All South Africans Should Prepare For the Worst

As a popular TV series quotes, "Winter is Coming!" and all South Africans should have some preparations in place should the worst occur over the next few months.






No matter how deep we bury our heads in the ground, there can be no doubt that some form of preparedness should be taken to protect ourselves from whatever may happen in the next few months. Add to that that winter is coming and you don't want to be left in the cold, now is the best time to stock up on essentials that you may need at home in the following months. Here is our list of some popular items to shop for or stock up on as soon as possible.







This emergency list is intended for those who do not have solar power systems installed at home and offers a list of items that will come in handy over winter.



Be Prepared Shopping List

  • Warm winter clothing, thick woollen socks and cosy slippers
  • Fleecy blankets and throws for chilly evenings and to throw on the bed
  • Hot water bottles to keep the bed warm
  • Vacuum flasks for hot drinks and beverages
  • Gas bottles or canisters for gas heating or cooking
  • Bottled water preferably sourced from a reputable supplier or purchase BPA-free bottles and bottle your own water (boiled)
  • Solar torches or indoor lights that can be charged outdoors and used indoors
  • Batteries for all your battery-operated devices particularly torches or lights
  • Power bank for rechargeable devices
  • Cash on hand for any emergencies that may occur
  • Petrol or diesel for generators
  • Non-perishable and essential groceries such as rice, mealie meal, tinned foods, toilet rolls, etc.



The Power of Solar & Rainwater Harvesting

There are other considerations to factor in such as the installation of solar power in your home and the addition of rainwater harvesting tanks. The situation we might face in the coming months might well include high-level load shedding and pollution of our main water sources the latter of which will be further exacerbated by any load shedding. Investing in solar power now will ensure that you and your family will have access to essential power via solar panels while water harvested and stored in water tanks can be directed via a purification system or boiled and treated for safe consumption.





South Africa is a country that enjoys sunshine all year round which makes solar power an excellent choice and the heavy rainfall we experience during the rainy seasons will quickly fill up rainwater harvesting tanks. Do, however, have solar installed by a qualified installer who will issue you with a COC (Certificate of Compliance) so that you can include the installation with your homeowner's insurance for full cover in the event of damage. Those of you considering the installation of rainwater harvesting tanks should also look at including the installation of a water purification system similar to those installed at water points within the home.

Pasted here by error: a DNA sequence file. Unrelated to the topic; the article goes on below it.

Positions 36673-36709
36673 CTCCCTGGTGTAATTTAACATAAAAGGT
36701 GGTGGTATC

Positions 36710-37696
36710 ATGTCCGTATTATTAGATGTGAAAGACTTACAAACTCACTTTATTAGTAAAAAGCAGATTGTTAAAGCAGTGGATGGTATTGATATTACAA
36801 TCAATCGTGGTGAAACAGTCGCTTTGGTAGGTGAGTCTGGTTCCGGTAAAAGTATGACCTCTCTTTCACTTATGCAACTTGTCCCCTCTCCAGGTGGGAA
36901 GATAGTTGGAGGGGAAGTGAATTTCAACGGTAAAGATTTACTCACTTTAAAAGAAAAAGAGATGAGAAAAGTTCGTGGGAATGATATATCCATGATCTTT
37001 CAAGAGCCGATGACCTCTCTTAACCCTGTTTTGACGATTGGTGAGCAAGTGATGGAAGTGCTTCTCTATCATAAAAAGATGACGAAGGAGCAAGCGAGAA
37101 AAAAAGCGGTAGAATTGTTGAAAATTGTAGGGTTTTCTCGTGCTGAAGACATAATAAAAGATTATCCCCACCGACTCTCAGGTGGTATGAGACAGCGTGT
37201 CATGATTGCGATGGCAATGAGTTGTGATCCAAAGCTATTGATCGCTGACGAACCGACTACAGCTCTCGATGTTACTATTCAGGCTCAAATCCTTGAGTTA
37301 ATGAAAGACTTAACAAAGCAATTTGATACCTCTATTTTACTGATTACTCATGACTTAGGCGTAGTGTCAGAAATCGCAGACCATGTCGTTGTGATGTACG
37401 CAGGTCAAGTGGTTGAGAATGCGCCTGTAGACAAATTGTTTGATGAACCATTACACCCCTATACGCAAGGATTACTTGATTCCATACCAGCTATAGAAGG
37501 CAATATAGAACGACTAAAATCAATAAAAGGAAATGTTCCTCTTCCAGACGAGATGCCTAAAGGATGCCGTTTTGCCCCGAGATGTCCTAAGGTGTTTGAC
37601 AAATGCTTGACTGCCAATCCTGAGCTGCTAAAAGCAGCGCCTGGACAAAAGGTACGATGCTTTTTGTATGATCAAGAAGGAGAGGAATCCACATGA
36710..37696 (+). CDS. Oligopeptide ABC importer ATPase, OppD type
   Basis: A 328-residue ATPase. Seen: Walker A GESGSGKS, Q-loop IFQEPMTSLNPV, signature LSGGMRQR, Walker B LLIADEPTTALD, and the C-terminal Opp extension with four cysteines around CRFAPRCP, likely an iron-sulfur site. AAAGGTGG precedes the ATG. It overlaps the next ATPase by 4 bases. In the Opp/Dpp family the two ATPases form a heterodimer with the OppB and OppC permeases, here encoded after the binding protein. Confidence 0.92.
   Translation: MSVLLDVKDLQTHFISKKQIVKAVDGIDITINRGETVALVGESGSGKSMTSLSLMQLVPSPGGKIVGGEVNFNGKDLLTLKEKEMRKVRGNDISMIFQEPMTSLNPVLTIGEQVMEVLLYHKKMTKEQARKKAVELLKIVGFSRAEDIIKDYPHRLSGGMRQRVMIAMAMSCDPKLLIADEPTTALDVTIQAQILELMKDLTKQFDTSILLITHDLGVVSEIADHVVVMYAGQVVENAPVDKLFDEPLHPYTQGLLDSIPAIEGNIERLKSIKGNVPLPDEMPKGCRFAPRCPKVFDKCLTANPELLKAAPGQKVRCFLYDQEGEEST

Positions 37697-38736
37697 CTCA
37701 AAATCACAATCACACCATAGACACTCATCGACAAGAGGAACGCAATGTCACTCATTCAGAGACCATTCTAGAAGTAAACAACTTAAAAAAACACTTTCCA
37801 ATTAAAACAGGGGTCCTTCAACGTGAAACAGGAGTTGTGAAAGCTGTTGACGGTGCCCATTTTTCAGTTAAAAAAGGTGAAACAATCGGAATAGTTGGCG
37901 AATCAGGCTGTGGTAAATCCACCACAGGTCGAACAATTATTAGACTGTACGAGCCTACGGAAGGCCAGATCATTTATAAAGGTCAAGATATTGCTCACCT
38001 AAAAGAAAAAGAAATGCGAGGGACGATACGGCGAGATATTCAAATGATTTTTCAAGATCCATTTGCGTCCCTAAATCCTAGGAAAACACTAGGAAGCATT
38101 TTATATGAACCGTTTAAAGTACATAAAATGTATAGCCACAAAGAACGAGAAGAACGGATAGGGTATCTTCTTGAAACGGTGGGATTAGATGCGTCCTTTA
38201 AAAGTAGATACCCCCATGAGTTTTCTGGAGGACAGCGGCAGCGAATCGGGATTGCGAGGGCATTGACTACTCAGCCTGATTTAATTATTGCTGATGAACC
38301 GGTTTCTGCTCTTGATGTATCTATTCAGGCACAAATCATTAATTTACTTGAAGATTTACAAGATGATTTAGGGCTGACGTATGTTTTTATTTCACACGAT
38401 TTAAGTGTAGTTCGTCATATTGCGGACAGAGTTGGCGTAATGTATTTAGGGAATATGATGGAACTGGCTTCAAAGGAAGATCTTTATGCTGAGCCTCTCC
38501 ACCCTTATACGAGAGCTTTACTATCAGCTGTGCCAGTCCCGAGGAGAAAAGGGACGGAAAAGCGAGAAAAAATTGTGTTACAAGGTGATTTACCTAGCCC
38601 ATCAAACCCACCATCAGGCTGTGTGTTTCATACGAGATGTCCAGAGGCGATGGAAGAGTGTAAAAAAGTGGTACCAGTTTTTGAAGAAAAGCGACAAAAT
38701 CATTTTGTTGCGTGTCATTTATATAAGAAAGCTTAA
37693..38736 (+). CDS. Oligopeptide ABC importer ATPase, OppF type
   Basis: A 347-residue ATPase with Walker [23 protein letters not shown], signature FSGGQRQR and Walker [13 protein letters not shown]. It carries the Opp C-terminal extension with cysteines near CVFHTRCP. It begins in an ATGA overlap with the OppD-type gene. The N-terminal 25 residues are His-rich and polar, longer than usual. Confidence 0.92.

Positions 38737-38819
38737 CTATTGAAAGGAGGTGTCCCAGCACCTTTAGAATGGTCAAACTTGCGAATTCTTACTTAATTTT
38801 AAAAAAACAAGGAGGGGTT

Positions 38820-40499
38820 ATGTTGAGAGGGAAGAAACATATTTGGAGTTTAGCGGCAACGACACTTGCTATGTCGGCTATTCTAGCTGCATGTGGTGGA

As the southern hemisphere’s winter approaches, South Africa once again faces the threat of load shedding. Despite a two-month respite from rolling blackouts, the underlying issues remain unresolved, and the increased demand during winter will once again challenge Eskom’s limited generation capacity. Two main factors have contributed to the recent reprieve: the government’s efforts to stave off load shedding ahead of imminent elections, and a temporary decrease in power demand due to economic stagnation and a rise in private rooftop solar installations. However, persistent issues in infrastructure and maintenance necessitate long-term renewable energy solutions. South Africa’s desired economic growth is logically incompatible with decreased demand. During its peak, load shedding inflicted significant economic losses on South Africa, with estimates suggesting up to a billion rand per day. Then there is lower foreign investment, challenges attracting skilled professionals back home and difficulties for ordinary people trying to pay the bills.



As the world shifts towards a greener future, solar power stands out as a pragmatic response to energy crises and a strategic investment in environmental sustainability. However, widespread adoption faces significant challenges like economic constraints, regulatory hurdles and affordability issues for many households. As load shedding looms yet again, the urgency of transitioning to sustainable, renewable energy solutions becomes increasingly pressing. Solar power and other sustainable alternatives can help South Africans mitigate the energy crisis, spur economic growth, and pave the way for a greener, more resilient future, according to Versofy SOLAR.




This article does in no way whatsoever encourage panic shopping but rather informs on some items that you should always keep in the home in the event of an emergency whether it be power outages, heavy storms and possible flooding, or any other type of disaster. In fact, encouraging you to shop now will reduce any panic buying that may occur should anything happen.







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